Sorry for commenting at such length - just wanted to verify your own observations ;)

— posted by: Am (aka C./Confused) on April 1, 2005 04:44 PM

me: I have to disagree with your observation that fewer manipulators are found in the service sector. I think that power exchange is a natural, instinctual thing that every single human being uses to get things done. But most people are completely unaware of it while they're doing it.

C: I've also noticed that those with the least amount of power tend to be the ones that attempt to use it most, both badly and baldly. Of course, they may have the least power simply BECAUSE they don't understand how to use it properly.

And everyone is a manipulator, to some degree or another. You want to get something done, you have to figure out how to get it done. Sometimes this involves exchange of favours, sometimes it involves pulling rank, and sometimes it involves intimidation to some degree. All these are attempts to manipulate - all are typical behaviours in modern society. If you are aware of the powerplay, then you can deal with it more rationally, and you can predict what's going to happen, rather than being blindsided by it.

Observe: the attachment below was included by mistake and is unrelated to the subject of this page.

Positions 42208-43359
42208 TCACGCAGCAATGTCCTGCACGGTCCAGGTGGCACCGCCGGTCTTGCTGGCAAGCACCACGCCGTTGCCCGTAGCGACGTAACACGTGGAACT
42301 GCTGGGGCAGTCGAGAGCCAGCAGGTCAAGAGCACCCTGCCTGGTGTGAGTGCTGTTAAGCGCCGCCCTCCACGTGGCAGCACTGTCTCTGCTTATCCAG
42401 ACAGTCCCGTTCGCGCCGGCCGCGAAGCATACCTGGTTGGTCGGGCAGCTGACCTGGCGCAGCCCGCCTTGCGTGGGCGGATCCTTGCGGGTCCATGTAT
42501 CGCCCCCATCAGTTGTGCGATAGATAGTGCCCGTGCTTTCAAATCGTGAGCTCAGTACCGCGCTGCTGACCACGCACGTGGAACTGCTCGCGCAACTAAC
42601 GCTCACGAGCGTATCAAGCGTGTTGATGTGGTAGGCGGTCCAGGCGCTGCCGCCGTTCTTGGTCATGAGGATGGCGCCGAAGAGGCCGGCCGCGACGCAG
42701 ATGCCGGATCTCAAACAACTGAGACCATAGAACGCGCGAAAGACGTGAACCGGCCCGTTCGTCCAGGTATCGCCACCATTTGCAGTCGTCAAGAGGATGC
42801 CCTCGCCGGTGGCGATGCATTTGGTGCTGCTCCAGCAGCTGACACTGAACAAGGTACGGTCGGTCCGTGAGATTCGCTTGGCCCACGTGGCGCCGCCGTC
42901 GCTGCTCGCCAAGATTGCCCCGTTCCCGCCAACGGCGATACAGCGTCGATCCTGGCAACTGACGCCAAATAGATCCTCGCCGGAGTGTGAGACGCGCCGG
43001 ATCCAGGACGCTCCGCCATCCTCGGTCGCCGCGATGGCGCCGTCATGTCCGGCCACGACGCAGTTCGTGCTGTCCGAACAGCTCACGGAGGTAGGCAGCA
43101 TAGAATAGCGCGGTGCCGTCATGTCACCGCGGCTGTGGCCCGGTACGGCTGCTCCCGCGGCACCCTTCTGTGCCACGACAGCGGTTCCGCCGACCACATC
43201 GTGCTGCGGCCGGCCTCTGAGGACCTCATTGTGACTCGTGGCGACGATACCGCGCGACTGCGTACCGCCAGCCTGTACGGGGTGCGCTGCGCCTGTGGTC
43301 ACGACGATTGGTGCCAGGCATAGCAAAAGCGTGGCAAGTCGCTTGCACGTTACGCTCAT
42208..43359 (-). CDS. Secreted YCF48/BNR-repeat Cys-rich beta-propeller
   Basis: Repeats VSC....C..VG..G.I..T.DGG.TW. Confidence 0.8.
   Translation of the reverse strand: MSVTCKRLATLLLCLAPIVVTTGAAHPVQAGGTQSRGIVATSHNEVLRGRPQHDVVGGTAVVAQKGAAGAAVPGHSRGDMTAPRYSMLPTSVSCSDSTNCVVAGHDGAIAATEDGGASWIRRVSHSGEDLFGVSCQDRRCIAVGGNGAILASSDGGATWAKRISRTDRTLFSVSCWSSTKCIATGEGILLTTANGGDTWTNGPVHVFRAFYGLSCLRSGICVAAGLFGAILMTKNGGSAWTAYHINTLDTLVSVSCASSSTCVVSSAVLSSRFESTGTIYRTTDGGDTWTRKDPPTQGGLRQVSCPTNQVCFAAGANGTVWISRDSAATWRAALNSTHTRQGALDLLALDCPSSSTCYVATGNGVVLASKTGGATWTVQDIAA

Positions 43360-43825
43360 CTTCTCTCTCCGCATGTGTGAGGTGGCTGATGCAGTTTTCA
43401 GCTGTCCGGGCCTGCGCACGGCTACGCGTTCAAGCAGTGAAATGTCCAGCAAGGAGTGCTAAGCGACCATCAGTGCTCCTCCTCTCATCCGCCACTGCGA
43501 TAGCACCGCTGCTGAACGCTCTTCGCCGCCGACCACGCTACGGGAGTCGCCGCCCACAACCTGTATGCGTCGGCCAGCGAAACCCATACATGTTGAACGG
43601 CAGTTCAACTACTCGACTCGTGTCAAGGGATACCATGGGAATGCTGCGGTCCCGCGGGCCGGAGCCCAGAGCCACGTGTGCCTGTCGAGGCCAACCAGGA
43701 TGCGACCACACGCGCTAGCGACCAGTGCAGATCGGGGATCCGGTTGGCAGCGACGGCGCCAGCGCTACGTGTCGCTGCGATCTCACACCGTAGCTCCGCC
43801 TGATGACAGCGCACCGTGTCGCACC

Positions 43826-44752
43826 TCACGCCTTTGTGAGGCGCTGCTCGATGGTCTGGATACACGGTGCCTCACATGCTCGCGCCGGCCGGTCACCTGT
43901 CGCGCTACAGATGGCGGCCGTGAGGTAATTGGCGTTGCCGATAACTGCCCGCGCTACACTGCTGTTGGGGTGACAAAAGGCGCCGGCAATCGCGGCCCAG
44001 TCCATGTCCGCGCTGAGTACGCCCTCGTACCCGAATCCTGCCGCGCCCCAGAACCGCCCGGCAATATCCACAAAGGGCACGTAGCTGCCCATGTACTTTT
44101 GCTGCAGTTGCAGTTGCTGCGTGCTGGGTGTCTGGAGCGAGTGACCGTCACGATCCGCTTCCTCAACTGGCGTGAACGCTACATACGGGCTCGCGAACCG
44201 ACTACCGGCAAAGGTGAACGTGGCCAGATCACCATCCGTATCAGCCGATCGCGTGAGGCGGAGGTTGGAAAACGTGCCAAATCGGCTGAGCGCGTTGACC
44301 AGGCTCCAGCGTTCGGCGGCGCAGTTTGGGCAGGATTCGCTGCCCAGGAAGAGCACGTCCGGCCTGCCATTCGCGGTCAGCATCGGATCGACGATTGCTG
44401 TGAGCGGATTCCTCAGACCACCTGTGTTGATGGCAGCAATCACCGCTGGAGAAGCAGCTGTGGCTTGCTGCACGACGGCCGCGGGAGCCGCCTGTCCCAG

Humans are pack animals - we tend to live in groups. In just about every other species on this planet, pack behaviour requires both dominant and submissive behaviours from most members of the pack. I'm coming to the conclusion that humans are not very different - except in the criteria used to determine dominance.

I'm enjoying watching the interplay between different people at my new workplace. I'm new enough that I'm outside the power struggles (mostly) and I can watch the different people and how they interact. It's fascinating for me to watch, in light of my experience with D/S.

— posted by: Neko on April 3, 2005 01:09 PM

Great post as always, Neko.

I'm not sure what comes first: a sensitivity to power relations or an interest in D/s. I read somewhere that people who gets attracted to this type of erotic play are often already very sensitive to power relations in their ordinary lives. In my case, this is true. I have always been accutely aware of more or less subtle relations of power, and I think I am, more or less consciously, in every situation I find myself in.

I think this is why playing with power and control hits deep in me - and why it feels like a second skin, rather than a misfitting garment. I have an already fine tuned power radar.

Maybe it also goes the other way - that your sensitivity increases in everyday life AFTER you've started playing with it sexually? Sounds plausible.

— posted by: Bliatz on April 20, 2005 05:13 PM